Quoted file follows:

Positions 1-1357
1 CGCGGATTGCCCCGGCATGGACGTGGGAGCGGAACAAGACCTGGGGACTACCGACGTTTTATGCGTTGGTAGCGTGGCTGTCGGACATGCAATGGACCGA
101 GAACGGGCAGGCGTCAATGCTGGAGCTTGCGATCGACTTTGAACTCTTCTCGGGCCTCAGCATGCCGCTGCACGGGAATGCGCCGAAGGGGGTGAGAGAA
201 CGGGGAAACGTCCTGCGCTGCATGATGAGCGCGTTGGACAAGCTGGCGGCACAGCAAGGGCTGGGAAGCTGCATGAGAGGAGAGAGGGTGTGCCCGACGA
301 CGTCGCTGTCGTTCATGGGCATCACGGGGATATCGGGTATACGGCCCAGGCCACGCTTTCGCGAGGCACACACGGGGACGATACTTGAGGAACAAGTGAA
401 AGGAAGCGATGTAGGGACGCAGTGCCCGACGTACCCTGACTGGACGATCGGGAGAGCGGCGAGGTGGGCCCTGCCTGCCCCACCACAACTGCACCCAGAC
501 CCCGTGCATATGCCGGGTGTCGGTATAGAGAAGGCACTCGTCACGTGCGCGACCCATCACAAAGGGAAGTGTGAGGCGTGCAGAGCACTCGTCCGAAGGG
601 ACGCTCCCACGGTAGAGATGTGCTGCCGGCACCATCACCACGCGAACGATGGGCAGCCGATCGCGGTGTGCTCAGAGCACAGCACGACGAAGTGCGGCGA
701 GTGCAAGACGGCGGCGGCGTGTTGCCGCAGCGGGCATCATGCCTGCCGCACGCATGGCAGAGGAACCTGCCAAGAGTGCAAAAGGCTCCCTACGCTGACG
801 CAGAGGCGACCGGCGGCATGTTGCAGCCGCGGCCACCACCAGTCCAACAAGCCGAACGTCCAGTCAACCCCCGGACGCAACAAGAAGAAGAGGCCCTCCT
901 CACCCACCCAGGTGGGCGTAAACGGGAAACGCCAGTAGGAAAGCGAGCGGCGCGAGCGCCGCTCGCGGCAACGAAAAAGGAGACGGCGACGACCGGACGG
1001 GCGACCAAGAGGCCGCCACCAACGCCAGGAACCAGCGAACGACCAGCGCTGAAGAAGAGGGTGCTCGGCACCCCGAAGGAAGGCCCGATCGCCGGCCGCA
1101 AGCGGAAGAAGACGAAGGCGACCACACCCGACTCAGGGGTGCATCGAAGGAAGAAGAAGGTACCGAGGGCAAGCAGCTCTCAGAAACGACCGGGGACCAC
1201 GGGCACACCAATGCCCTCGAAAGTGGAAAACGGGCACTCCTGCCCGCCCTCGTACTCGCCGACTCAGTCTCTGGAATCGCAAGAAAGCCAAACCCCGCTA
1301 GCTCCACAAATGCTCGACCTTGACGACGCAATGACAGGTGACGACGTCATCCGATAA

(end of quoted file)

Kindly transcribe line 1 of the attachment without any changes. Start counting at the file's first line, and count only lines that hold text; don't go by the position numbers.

Positions 1-1357